11. Unpaid FMLA leave − Leave without pay and without accrual of employer-provided benefits, excluding health insurance benefits.
  3. Eligible Employees:
    1. Full-time Employees − an employee who has been employed with State government for at least 12 months and who has worked at least 1040 hours (half-time) during the previous 12-month period is entitled to a total of 12 workweeks, paid or unpaid, leave during any 12-month period for one or more of the reasons listed below:
      1. for the birth of a child and to care for the child after birth, provided the leave is taken within a 12-month period following birth;
      2. for the employee to care for a child placed with the employee for adoption, provided the leave is taken within a 12-month period following adoption;
      3. for the employee to care for the employee's child, spouse, or parent, where that child, spouse, or parent has a serious health condition; or
      4. because the employee has a serious health condition that makes the employee unable to perform the essential functions of the employee's position.
      Leave without pay beyond the 12-week period or for employees not covered under the Family and Medical Leave Act shall be administered under the Disability Income Plan (Sec. 3.7.11) or the Leave of Absence procedure (Sec. 3.7.6). Under the Leave of Absence procedure, the employee must pay for health and other benefits coverage. Employees should also refer to sections in this Manual regarding Vacation Leave (Sec. 3.7.1), Sick Leave (Sec. 3.7.2), and the Voluntary Shared Leave Policy (Sec. 3.7.10).
    2. Part-time Employees − This policy does not cover part-time employees where the maximum length of appointment is one year; however, if, by exception, a part-time employee is extended beyond one year, the employee shall be covered if he/she had worked at least 1250 hours during the previous 12-month period. Any leave granted to a part-time employee shall be without pay. This also applies to any other type of appointment that is not permanent, including intermittent, if the employee worked at least 1250 hours during the previous 12-month period.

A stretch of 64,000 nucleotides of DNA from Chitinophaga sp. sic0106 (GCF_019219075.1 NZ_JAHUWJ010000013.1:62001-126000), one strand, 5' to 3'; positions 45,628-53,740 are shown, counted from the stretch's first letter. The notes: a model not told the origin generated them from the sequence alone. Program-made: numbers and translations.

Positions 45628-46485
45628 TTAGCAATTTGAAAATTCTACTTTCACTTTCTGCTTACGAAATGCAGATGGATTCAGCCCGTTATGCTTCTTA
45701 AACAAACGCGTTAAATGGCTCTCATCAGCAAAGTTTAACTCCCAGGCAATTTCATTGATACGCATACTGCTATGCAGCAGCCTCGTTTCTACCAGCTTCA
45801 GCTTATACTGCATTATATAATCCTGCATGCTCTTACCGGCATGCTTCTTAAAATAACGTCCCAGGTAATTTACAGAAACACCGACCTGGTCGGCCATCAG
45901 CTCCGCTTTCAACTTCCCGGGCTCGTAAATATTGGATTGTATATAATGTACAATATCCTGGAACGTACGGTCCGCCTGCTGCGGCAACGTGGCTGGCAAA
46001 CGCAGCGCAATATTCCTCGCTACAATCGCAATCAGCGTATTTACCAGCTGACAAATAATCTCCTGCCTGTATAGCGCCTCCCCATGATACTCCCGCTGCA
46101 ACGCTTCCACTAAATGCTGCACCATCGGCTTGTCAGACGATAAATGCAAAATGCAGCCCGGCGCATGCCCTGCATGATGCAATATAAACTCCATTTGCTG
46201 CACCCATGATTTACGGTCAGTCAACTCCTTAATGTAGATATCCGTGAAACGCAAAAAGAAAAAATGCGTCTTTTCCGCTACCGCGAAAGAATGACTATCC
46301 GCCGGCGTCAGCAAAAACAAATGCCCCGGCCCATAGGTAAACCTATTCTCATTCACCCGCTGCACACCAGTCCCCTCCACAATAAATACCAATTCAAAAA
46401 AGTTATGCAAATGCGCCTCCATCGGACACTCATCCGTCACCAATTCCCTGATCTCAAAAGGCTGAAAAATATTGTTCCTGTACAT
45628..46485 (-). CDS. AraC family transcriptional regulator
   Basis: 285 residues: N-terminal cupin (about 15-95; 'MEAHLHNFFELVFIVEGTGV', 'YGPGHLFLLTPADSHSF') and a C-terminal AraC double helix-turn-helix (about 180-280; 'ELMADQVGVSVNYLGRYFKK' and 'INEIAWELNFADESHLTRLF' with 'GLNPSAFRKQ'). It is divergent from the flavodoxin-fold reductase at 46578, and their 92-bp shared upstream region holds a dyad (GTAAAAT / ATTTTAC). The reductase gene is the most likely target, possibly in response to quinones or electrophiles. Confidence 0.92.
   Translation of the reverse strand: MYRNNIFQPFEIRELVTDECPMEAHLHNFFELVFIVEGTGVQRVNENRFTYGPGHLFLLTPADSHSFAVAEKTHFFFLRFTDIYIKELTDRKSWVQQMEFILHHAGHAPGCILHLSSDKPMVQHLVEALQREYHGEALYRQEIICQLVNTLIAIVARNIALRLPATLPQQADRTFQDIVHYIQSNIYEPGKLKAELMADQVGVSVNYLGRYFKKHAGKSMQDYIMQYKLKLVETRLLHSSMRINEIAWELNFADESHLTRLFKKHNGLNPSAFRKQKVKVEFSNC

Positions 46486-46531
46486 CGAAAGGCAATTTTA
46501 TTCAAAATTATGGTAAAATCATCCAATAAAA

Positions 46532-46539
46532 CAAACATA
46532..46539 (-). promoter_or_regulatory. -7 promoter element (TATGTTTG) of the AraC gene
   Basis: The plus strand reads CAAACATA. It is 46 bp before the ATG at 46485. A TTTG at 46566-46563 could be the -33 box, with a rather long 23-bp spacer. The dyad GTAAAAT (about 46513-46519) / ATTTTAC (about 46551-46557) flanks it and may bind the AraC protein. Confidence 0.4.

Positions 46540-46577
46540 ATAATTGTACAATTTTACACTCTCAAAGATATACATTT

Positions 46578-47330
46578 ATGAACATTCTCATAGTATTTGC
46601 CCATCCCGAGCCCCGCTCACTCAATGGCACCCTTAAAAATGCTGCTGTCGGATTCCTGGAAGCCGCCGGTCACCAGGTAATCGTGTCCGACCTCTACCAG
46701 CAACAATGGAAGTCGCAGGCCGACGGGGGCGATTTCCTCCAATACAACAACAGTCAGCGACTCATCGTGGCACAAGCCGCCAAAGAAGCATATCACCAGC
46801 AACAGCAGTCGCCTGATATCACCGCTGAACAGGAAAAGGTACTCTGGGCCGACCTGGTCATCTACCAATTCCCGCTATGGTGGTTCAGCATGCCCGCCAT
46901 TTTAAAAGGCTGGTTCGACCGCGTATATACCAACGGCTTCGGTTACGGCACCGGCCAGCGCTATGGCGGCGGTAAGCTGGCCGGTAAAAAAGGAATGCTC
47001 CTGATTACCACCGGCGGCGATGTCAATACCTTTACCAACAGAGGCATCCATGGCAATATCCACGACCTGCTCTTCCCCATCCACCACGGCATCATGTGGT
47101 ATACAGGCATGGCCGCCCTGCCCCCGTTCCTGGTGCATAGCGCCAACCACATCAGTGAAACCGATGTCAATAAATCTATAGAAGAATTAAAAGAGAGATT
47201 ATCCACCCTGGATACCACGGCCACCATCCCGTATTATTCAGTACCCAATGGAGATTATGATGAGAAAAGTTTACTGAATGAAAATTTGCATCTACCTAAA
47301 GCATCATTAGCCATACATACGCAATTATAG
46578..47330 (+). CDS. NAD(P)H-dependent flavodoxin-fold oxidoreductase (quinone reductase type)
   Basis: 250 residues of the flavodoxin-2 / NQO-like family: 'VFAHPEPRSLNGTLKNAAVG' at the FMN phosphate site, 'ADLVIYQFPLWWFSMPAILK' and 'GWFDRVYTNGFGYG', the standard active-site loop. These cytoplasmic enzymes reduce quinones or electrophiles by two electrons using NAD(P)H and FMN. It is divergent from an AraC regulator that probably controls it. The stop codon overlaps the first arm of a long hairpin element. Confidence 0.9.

3. In cases where both spouses are employed by the College, where FMLA is sought for the birth and care of a newborn child, placement of a child for adoption, or to care for a parent who has a serious health condition, the amount of FMLA leave that may be taken may not exceed a combined total of 12 weeks.
  4. Leave Charges − It is the responsibility of the College to designate leave, as paid FMLA leave or unpaid FMLA leave, based on information provided by the employee. This must be done before the leave starts, or before an extension of leave is granted if the employee is already on leave. Pursuant to paragraph B-4 above, after three (3) days, the College may classify an employee who has a serious health condition as being on FMLA. The employee has the following options for charging leave:
    1. Birth − For the birth of a child, the employee shall exhaust available sick leave and may choose to exhaust available vacation leave and may choose to exhaust available vacation leave, or any portion, or go on leave without pay; except that sick leave may be used only during the period of physical disability. This applies to both parents. Only vacation leave or leave without pay may be used before and after the period of disability unless the sick leave policy becomes appropriate for medical conditions affecting the child or mother. The use of sick leave by the father, parent, or child of the mother, who is giving birth, may not be granted for the purpose of caring for a child or its mother, before or after the period of physical disability.
    2. Adoption − For the adoption of a child, the employee may choose to exhaust available vacation leave, or any portion, or go on leave without pay. Sick leave, up to 30 day, may be used at the discretion of the College (refer to Sec. 3.7.2.E Eligible Uses of Sick Leave).
    3. Illness of Child, Spouse, or Parent − For the illness of an employee's child, spouse, or parent, the employee shall exhaust available sick and may choose to exhaust vacation leave, or any portion, before going on leave without pay.